At that point, Winfrey picked up an index card. “Of course,” she said, “we talked to the Centers for Disease Control and asked them whether or not there is a link between autism and childhood vaccinations. And here’s what they said.” As she started to read, the screen filled with text.
We simply don’t know what causes most cases of autism, but we’re doing everything we can to find out. The vast majority of science to date does not support an association between thimerosal in vaccines and autism. . . . It is important to remember, vaccines protect and save lives.
When Winfrey appeared back on screen, she turned to McCarthy, who was ready with a response: “My science is named Evan, and he’s at home. That’s my science.” There was little question that Winfrey’s sympathies lay with the “mother warrior” who’d written a “beautiful new book” about how she’d cured her son of a supposedly incurable disease as opposed to the faceless bureaucracy that couldn’t provide any answers.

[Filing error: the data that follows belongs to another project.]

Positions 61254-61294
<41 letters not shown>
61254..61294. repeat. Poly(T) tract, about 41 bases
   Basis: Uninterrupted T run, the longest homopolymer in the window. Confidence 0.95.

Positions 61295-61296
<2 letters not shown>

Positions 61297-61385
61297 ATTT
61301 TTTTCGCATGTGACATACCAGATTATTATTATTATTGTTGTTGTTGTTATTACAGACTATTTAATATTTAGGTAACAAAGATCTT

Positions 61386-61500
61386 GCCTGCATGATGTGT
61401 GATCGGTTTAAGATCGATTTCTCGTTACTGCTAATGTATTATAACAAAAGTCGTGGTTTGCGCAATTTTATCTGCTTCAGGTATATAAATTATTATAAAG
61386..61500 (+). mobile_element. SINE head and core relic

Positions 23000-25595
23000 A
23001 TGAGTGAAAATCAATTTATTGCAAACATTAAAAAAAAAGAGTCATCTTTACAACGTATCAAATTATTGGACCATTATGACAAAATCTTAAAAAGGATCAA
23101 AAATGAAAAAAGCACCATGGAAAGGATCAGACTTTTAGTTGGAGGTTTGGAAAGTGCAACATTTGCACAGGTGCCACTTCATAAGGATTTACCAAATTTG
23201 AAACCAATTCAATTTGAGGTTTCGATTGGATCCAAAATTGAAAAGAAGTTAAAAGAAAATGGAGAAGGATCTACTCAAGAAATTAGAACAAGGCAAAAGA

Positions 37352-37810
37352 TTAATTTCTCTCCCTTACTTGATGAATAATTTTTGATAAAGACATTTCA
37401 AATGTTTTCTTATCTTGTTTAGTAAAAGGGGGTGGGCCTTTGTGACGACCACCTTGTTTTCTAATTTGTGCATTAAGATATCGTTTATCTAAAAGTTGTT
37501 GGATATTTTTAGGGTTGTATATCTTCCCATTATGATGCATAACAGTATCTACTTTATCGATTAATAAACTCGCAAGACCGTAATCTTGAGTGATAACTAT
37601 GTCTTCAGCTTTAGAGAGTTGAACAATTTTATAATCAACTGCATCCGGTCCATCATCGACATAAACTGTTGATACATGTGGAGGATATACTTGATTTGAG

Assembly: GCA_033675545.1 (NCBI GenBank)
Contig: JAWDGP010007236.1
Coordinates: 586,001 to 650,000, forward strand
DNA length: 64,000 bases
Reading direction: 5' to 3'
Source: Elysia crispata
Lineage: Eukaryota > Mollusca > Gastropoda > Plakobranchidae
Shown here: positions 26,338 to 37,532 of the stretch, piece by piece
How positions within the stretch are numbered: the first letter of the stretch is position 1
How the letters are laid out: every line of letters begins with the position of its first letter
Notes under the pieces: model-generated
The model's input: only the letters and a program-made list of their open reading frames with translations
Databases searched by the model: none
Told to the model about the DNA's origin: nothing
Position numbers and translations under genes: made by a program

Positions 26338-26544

Before the end of the show, Winfrey told viewers that McCarthy would be available to answer questions for anyone who logged on to a “special [online] message board just for this show so you can share your stories.” One fan asked McCarthy what she would do if she could do it all over again. “The universe didn’t mean for me to do anything else besides what I did,” McCarthy answered, “but if I had another child, I would not vaccinate.” A mother wrote in to say that she had decided not to give her child the MMR vaccine “due to the autism link.” McCarthy was delighted. “I’m so proud you followed your mommy instinct,” she wrote.
Within a week of her appearance on Oprah, during which time McCarthy had also broken the news about her relationship with the comedian Jim Carrey, McCarthy had repeated her story on Larry King Live and Good Morning America. On those three shows alone, she reached between fifteen and twenty million viewers—and that wasn’t including people who watched repeats or saw the clips online. Print publications told her story as well: People, which is one of the largest general interest magazines in the country, ran an excerpt from Louder than Words under the headline, “My Autistic Son: A Story of Hope.” The media blitz’s effects were felt immediately. Ackerman, who’d appointed McCarthy as TACA’s celebrity spokesperson in June, said the group was so swamped with e‑mails from parents pleading for information about how to cure their children that it scrapped its more cautious expansion plans and went national that fall. “Had to,” she said. “Jenny forced us.”